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Continuous Delivery Patterns with Serverless Applications

markoa profile image Marko Anastasov Originally published at semaphoreci.com ・3 min read

Adoption of serverless technology is surely growing, with emerging product companies who built on top of it. CloudZero recently wrote a detailed
article
about their experience in achieving continuous delivery for their all-serverless system.

Serverless is a new paradigm in which we need to neither administer nor scale the servers that run our code. The promise is that much less operations work is needed to deliver value to customers.

The catch is that the unit of code deployment is now a function, not an application of arbitrary complexity. Deployment also includes configuring managed services and infrastructure to which functions connect. This means that new tools and practices are needed to achieve optimal developer productivity, which, as always, revolves around being able to move fast. As Ben Peterson of CloudZero notes, "our goal is to be less than five minutes away from shipping to production at all times". Here's how this is achieved:

1/ Replicate conditions on your serverless cloud provider in the development and test environments. For example, LocalStack uses Docker to provide AWS cloud APIs (DynamoDB, S3, Kinesis and others) on
localhost.

2/ Use a framework to manage code deployment. For example, the Serverless framework provides a single workflow for configuring and deploying applications on any cloud vendor. AWS customers can use SAM to define applications in code. Serverless applications don't have separate "build" and "deploy" steps, since there's no artifact that developers need to manage β€” this is handled by the framework, and your CI/CD tool should support this workflow natively.

3/ Securely store cloud keys and other secrets. Since deployment should be automated, the CI/CD tool needs to support this as well. For example, an AWS key shouldn't necessarily be accessible to everyone in the company, and certainly not to the whole internet. If your project is open source, continuous integration is for general public, delivery is private for the company. For example, Semaphore provides first-class support for storing and managing organization-wide secrets, which can be reused across projects and mixed with team permissions.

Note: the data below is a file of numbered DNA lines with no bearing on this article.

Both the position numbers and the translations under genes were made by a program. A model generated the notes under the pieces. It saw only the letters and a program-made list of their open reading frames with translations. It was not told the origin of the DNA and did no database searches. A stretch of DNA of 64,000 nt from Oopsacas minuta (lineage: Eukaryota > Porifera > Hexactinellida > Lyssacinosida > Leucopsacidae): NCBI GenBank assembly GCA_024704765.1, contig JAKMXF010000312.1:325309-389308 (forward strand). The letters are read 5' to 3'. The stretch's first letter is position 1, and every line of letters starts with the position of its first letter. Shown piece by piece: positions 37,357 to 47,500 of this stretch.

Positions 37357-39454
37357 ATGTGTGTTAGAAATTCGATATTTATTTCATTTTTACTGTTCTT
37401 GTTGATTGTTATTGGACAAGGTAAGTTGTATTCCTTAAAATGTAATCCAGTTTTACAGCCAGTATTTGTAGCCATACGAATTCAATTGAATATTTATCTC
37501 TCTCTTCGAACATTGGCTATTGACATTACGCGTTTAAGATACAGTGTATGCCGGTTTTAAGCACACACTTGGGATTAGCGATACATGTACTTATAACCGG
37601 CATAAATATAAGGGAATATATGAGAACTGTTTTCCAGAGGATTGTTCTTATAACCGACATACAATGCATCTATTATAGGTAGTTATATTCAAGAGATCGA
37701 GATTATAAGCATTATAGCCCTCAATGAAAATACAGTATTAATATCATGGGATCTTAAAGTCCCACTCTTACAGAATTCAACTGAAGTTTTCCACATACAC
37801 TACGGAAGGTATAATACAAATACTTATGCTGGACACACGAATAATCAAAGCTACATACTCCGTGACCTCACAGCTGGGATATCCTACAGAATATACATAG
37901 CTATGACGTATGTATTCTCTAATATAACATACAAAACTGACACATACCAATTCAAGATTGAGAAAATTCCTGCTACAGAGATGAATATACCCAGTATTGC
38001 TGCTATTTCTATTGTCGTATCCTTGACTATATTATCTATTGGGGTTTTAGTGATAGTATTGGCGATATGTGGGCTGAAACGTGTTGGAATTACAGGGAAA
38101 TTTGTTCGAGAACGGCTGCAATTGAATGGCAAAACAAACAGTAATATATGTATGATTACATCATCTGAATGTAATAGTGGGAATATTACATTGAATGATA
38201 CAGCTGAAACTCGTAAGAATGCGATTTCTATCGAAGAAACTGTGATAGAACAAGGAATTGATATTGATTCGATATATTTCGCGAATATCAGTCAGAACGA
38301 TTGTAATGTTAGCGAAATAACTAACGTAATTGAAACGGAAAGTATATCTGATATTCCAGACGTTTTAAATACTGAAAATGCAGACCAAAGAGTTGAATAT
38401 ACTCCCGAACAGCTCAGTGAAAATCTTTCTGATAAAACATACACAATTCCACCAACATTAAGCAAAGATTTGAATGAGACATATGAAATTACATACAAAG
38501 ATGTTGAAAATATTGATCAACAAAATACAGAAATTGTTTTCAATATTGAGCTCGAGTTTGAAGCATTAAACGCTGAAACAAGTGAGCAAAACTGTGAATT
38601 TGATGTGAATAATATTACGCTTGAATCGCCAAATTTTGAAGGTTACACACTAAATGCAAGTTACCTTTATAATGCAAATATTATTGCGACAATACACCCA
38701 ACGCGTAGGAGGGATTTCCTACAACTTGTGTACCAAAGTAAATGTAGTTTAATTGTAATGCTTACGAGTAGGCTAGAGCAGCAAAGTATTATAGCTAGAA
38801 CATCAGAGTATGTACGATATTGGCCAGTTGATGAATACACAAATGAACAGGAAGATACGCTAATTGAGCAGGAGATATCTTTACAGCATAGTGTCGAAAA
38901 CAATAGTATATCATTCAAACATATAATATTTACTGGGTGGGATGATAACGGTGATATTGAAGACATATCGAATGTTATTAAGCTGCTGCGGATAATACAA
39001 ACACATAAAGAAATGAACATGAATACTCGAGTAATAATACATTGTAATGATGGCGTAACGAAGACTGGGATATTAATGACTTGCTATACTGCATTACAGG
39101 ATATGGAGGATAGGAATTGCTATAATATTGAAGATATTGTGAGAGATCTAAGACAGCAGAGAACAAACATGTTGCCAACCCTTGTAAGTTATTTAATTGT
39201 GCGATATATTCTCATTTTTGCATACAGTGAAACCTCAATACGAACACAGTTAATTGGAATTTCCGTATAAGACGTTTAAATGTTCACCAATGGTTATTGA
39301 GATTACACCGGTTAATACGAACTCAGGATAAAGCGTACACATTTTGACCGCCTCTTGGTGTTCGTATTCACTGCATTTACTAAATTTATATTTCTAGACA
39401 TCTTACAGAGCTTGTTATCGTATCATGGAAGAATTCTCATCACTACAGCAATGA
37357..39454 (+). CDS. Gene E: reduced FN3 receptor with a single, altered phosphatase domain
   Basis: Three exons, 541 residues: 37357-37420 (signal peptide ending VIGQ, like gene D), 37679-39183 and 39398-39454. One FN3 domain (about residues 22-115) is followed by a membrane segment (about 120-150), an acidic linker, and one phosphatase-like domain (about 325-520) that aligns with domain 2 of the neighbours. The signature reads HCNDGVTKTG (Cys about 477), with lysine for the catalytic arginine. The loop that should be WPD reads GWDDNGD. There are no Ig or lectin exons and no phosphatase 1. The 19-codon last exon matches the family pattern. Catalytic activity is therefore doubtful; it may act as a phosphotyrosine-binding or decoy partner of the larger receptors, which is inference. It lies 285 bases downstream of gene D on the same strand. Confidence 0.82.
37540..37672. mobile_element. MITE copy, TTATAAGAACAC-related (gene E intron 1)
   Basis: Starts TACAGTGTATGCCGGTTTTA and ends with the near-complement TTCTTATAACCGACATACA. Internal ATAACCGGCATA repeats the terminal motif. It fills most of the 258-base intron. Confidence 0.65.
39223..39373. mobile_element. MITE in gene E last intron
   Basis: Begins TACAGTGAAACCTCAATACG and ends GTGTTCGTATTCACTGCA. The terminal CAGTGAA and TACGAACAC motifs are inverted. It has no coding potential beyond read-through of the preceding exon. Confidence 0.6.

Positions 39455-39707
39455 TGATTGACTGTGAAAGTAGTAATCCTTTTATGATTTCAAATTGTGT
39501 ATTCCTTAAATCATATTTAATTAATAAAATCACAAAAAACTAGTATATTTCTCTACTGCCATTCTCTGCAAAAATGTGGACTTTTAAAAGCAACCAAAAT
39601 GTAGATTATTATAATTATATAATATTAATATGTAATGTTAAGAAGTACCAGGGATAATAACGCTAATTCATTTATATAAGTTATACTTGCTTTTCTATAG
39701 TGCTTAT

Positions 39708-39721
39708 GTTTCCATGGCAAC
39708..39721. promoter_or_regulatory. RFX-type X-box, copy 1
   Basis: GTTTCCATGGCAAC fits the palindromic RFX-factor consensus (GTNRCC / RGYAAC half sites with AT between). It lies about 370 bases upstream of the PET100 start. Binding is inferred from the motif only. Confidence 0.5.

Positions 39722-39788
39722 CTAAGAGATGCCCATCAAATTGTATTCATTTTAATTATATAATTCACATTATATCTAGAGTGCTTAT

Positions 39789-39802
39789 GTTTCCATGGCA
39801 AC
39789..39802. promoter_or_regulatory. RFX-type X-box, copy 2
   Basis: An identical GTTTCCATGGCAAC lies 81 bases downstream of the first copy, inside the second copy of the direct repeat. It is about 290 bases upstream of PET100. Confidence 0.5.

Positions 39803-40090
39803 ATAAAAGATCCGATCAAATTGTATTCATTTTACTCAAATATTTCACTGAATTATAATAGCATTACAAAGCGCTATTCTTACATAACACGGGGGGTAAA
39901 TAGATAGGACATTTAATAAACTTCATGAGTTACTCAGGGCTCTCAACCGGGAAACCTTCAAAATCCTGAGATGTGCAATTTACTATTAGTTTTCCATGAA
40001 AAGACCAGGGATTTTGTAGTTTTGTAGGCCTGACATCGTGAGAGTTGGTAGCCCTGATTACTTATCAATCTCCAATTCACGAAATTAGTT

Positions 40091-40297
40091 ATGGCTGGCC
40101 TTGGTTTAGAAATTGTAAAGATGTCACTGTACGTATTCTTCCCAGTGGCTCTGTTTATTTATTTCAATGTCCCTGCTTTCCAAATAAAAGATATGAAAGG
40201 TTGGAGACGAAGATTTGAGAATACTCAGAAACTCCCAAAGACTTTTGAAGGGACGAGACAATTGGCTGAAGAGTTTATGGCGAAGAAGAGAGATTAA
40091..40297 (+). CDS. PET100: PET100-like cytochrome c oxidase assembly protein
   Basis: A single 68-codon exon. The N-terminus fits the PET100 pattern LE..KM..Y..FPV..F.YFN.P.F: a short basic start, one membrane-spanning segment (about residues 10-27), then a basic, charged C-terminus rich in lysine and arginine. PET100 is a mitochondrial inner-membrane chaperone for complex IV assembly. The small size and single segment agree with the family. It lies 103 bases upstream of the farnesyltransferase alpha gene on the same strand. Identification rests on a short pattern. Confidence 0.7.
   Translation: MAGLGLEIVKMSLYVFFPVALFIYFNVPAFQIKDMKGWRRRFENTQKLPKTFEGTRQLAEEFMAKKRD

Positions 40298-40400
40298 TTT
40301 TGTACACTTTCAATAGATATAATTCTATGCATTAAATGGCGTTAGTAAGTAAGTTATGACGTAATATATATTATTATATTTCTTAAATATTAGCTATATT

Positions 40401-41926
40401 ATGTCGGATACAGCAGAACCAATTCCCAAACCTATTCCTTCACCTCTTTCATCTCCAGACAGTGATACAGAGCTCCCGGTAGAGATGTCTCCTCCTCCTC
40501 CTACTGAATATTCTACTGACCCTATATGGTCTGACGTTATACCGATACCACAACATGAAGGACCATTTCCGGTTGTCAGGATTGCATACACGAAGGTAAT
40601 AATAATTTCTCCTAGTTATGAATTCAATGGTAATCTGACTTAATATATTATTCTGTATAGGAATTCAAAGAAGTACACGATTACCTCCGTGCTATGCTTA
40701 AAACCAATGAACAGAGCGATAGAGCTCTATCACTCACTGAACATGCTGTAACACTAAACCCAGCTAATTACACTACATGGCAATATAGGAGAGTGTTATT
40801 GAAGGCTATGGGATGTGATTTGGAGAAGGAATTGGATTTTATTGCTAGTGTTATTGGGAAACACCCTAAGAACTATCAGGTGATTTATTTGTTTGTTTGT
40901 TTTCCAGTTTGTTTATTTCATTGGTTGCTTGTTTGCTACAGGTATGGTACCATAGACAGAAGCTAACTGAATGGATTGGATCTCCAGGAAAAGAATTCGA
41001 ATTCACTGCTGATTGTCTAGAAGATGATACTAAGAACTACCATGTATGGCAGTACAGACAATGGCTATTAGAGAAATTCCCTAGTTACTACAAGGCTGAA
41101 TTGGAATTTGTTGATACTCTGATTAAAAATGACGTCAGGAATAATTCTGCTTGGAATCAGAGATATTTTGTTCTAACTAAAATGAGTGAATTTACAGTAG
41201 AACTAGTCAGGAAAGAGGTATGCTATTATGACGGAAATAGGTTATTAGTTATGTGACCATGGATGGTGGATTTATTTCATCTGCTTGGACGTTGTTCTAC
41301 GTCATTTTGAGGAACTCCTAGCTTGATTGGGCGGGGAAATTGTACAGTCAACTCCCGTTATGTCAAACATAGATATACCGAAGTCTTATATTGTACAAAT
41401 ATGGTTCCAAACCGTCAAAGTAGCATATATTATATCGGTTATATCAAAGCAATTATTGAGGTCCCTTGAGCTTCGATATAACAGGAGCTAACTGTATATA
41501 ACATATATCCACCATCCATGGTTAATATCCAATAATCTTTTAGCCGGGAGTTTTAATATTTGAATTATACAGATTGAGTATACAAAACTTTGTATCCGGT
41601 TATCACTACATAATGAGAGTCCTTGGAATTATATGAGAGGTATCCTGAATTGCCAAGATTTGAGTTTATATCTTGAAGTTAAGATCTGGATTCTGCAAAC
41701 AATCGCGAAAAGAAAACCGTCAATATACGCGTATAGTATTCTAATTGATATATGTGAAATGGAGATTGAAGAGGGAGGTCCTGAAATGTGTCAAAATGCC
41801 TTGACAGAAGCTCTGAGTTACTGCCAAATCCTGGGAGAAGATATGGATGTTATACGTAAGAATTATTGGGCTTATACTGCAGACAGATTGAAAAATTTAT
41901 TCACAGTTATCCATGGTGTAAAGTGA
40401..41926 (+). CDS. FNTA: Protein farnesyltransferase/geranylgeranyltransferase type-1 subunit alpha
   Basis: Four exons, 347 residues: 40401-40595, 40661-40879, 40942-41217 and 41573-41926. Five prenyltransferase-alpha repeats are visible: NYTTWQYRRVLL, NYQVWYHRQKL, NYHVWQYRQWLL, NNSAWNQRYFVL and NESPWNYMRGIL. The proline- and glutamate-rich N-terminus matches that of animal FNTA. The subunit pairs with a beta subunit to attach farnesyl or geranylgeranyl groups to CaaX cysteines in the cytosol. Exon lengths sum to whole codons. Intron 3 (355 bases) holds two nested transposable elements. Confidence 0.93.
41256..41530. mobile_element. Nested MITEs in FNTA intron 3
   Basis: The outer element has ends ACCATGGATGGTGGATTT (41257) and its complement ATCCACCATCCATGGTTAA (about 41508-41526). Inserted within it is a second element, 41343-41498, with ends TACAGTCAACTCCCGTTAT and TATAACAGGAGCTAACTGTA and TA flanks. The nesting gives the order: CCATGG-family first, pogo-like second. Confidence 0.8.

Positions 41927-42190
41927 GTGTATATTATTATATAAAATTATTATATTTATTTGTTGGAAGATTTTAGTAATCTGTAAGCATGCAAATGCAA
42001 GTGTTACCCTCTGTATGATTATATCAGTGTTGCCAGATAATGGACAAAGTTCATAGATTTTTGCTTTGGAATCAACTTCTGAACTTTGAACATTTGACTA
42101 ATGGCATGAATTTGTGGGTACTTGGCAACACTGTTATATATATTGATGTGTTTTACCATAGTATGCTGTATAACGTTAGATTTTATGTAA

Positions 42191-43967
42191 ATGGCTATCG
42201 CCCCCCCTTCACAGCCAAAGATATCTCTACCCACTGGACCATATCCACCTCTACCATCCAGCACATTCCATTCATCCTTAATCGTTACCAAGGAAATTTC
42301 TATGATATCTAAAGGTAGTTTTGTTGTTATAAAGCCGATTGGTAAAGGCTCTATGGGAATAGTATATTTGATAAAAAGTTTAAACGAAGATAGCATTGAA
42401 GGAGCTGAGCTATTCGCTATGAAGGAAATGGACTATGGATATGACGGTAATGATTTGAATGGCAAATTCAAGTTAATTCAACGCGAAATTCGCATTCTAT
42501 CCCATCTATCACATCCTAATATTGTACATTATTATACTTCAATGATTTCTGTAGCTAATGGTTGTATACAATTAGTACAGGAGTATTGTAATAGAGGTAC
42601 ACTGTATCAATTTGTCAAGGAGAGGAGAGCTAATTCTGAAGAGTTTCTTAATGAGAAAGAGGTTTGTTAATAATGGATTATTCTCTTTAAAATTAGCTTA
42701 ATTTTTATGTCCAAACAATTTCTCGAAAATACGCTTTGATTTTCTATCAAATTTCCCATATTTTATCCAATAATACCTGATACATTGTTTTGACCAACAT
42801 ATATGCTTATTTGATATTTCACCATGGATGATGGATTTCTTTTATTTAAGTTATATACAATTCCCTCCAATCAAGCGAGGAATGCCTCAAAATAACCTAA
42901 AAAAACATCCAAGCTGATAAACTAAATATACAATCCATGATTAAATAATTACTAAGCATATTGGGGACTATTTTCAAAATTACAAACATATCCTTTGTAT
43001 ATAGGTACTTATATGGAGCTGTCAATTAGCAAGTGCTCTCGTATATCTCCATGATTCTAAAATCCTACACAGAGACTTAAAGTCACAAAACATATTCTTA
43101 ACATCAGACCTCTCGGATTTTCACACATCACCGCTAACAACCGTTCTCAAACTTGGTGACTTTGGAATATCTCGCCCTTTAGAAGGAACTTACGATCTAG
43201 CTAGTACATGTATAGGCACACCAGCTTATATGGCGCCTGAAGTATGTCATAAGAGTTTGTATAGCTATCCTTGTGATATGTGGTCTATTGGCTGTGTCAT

4/ Automated testing remains a key part of the workflow. Common JavaScript testing tools for front-end, and Python / Go / Java tools for backend functions apply. Serverless functions are small, and automated tests should run very quickly.

5/ Embrace polyglot programming. For example, CloudZero developers' language of choice is Python, but they also build data pipelines around AWS Kinesis using Kotlin and Gradle.

6/ Keep validation of the codebase (CI) separate from delivery (CD). As Ben Peterson notes:

Like our technology stacks, the set of applications we manage is also diverse, and that includes the development workflow and requirements for deployment to our AWS accounts. Semaphore helps out by providing flexibility along these axes - support for private repos and the ability to manage public repositories and contributor forks, have different logic for deployment of different branches, keep deployment details private, and deploy manually from certain branches. Support for different deployment configurations for each branch is also very useful.

For a more in-depth, practical dive into the specifics of developing and deploying serverless applications, read the full article on the CloudZero blog.

What are your tips for effective CI/CD with serverless? Feel free to share in comments.

This post originally appeared on Semaphore blog.

Discussion (5)

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sqlrob profile image
Robert Myers
Serverless applications don't have separate "build" and "deploy" steps, since there's no artifact that developers need to manage

The C# Lambda I have where the build uses the aws cli to package the zip as an artifact begs to differ.

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Marko Anastasov Author

If you're managing that artifact directly then maybe you're not using a framework to delegate that job?

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Robert Myers

I wrote the bit to deploy, using cake (serverless using the AWS definition), someone else is porting to serverless (serverless.io). There's still the build step, even if the artifacts become 100% handled by serverless.io.

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Marko Anastasov Author

Here are some situations:

  • You're unfamiliar with observability and monitoring challenges that come with an entirely event-based system
  • Latency / cold start is an issue
  • You plan to ship an on-promise version of the product
  • The functionality that you're building can't be broken down into single, easily composable functions
  • Language / stack you want to use is not supported
  • You need a long running task that you can’t split into multiple smaller ones